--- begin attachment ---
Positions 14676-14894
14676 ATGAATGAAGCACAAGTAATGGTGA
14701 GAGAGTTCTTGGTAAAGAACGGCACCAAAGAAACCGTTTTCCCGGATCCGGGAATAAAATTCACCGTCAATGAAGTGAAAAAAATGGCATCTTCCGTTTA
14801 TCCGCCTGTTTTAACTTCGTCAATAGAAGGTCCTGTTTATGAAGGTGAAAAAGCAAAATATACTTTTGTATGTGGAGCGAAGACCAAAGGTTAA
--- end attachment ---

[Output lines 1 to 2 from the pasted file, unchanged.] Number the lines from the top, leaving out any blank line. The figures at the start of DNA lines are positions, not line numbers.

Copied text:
Positions 14676-14894
14676 ATGAATGAAGCACAAGTAATGGTGA